Also read: India Would Do Well to Remember That the Road to Global Leadership Is Not Bilateral


While it is a member, India has largely remained a passive participant in the Asian security institutions. Would you agree with this observation?

To a certain extent, when compared to other major players. But the future looks likely to change as both would demand more from each other. In particular, ASEAN would need India to do more and to play an increasing role in face of the uncertain US role in the region.

Suthiphand Chirathivat. Credit: LinkedIn

Suthiphand Chirathivat. Credit: LinkedIn

India has become increasingly defensive in its multilateral economic relations with ASEAN, as seen by its position during RCEP negotiations. How will this position be seen in Southeast Asia and impact perceptions on India’s role in the regional architecture?

As you stated, the perception of India being protectionist continues among ASEAN members and restricts possibilities of India’s role in the region.

On connectivity, India has some projects like the trilateral highway, but has not been able to complete them on schedule. In contrast, China is going full steam ahead with OBOR. Even Japan has several projects going on. Do you have concern about India lagging behind in the connectivity race in Southeast Asia? 

Yes, India is lagging behind. Being part of/strengthening physical connectivity is important because these projects open up channels to reinvigorate historical connections and further socio-cultural engagements and build trust. From an economic perspective, connectivity reduces trade costs. Mere tariff reduction through free trade agreements is not enough for trade to grow. FTAs are to be combined with other elements such as reducing transport costs, facilitating trade and measures to deal with non-tariff measures. India needs to play a much more proactive role in this regard.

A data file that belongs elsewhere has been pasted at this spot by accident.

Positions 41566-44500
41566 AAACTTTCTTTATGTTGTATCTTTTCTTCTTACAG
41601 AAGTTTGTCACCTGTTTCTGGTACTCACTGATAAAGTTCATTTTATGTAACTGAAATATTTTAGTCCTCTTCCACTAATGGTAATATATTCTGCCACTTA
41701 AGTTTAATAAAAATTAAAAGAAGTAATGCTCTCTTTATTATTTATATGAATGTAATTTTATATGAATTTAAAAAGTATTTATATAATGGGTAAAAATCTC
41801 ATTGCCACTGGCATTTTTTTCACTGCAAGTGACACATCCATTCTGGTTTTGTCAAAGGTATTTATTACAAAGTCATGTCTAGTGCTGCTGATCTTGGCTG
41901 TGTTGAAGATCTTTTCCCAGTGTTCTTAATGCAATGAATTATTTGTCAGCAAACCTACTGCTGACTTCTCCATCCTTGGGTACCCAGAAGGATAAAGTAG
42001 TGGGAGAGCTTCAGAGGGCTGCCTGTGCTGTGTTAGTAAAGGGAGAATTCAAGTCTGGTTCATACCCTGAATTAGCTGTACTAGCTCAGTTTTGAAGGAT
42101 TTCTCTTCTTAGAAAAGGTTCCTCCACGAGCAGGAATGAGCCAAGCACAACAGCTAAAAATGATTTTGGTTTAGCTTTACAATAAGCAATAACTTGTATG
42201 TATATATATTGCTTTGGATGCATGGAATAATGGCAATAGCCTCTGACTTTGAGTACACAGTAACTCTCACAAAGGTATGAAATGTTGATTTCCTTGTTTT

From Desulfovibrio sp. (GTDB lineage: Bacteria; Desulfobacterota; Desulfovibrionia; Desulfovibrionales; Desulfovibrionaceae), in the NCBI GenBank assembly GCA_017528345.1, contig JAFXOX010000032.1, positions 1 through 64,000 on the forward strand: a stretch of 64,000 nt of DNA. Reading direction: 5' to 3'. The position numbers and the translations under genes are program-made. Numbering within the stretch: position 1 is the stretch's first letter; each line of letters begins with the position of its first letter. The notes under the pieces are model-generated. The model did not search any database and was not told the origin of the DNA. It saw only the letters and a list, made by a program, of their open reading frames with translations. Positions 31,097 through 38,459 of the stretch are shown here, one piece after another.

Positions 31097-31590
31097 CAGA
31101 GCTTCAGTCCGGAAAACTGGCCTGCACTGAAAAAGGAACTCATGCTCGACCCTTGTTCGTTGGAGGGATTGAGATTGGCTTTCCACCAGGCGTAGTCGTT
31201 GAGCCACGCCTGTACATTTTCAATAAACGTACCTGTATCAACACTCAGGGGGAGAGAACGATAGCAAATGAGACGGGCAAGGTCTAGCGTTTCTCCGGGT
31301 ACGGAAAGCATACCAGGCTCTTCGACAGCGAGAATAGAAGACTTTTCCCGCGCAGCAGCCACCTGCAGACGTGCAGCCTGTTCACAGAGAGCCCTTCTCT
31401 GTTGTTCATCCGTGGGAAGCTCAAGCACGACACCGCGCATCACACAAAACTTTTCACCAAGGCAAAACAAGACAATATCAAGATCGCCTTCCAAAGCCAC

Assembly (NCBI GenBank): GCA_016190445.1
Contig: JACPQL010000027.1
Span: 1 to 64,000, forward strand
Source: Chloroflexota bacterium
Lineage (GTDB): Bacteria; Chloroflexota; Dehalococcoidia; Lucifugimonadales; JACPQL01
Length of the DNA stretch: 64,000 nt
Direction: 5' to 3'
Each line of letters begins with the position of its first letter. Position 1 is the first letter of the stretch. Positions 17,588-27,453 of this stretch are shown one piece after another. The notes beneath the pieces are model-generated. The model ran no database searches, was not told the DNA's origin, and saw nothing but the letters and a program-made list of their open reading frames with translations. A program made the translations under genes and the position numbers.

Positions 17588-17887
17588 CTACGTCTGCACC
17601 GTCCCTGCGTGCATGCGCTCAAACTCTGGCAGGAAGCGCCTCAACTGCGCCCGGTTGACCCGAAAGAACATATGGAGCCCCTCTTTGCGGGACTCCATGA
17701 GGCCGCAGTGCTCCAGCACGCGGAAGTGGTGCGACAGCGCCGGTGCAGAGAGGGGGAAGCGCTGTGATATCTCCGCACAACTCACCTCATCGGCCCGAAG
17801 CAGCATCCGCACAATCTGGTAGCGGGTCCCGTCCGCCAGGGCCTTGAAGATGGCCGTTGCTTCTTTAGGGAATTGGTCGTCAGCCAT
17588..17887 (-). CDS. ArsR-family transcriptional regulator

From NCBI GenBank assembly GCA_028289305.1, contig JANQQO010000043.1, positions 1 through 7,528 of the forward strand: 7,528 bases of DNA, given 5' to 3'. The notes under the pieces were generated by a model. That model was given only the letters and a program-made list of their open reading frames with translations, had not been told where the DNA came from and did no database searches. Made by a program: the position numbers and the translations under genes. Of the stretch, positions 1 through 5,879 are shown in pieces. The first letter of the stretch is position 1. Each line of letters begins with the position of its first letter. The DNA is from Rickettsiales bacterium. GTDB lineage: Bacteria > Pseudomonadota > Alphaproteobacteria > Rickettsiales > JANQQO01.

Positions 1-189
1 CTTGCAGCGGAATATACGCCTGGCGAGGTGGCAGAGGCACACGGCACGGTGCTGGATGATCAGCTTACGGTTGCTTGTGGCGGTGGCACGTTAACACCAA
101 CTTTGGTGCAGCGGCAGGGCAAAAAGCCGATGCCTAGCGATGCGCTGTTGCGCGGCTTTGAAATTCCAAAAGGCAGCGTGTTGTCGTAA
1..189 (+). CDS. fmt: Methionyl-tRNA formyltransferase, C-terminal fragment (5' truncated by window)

How critical is it for India to join APEC and will it find more supporters for its application, if it continues to have a defensive economic position and not open up market access to Southeast Asian nations?

India needs to do a lot of homework before joining the APEC. For sure, other APEC members will request India to offer a much more open and liberalised economy as a member of the club.

Does ASEAN accept the concept of the larger Indo-Pacific – or is there a perception that it could dilute the focus of major powers in Southeast Asia?

While the concept of Indo-Pacific was advanced by the US at the latest APEC Summit in Vietnam, ASEAN member countries recognised this shift of strategic interests and would like to understand more and see how the concept will develop and interface with the existing regional security institutions such as ASEAN Regional Forum and East Asia Summit.

§

Termsak Chalermpalanupap. Credit: ISEAS-Yusof Ishak Institute website

Termsak Chalermpalanupap. Credit: ISEAS-Yusof Ishak Institute website

Termsak Chalermpalanupap, lead researcher, ASEAN political and security affairs, ISEAS-Yusof Ishak Institute

Has India’s interest in ASEAN gone beyond its initial aim to be part of the regional game with the big boys? In other words, has there been greater strategic convergence between ASEAN and India over the years?